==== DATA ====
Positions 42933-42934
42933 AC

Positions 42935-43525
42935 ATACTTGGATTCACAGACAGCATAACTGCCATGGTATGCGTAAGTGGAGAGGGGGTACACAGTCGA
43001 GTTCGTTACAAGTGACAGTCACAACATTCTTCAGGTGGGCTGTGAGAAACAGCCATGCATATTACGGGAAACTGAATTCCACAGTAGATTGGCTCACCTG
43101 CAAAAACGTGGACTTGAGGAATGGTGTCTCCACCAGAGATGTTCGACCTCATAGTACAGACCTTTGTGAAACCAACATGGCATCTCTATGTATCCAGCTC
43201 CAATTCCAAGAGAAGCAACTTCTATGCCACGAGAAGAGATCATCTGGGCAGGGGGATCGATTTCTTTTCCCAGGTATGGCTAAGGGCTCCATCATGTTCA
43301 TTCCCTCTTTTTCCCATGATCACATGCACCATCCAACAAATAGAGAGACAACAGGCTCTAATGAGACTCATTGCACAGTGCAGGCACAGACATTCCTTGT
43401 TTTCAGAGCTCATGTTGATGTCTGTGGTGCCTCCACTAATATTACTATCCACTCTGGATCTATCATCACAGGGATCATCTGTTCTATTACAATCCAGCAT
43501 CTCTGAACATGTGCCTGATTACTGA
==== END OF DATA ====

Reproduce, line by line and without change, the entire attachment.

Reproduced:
Positions 42933-42934
42933 AC

Positions 42935-43525
42935 ATACTTGGATTCACAGACAGCATAACTGCCATGGTATGCGTAAGTGGAGAGGGGGTACACAGTCGA
43001 GTTCGTTACAAGTGACAGTCACAACATTCTTCAGGTGGGCTGTGAGAAACAGCCATGCATATTACGGGAAACTGAATTCCACAGTAGATTGGCTCACCTG
43101 CAAAAACGTGGACTTGAGGAATGGTGTCTCCACCAGAGATGTTCGACCTCATAGTACAGACCTTTGTGAAACCAACATGGCATCTCTATGTATCCAGCTC
43201 CAATTCCAAGAGAAGCAACTTCTATGCCACGAGAAGAGATCATCTGGGCAGGGGGATCGATTTCTTTTCCCAGGTATGGCTAAGGGCTCCATCATGTTCA
43301 TTCCCTCTTTTTCCCATGATCACATGCACCATCCAACAAATAGAGAGACAACAGGCTCTAATGAGACTCATTGCACAGTGCAGGCACAGACATTCCTTGT
43401 TTTCAGAGCTCATGTTGATGTCTGTGGTGCCTCCACTAATATTACTATCCACTCTGGATCTATCATCACAGGGATCATCTGTTCTATTACAATCCAGCAT
43501 CTCTGAACATGTGCCTGATTACTGA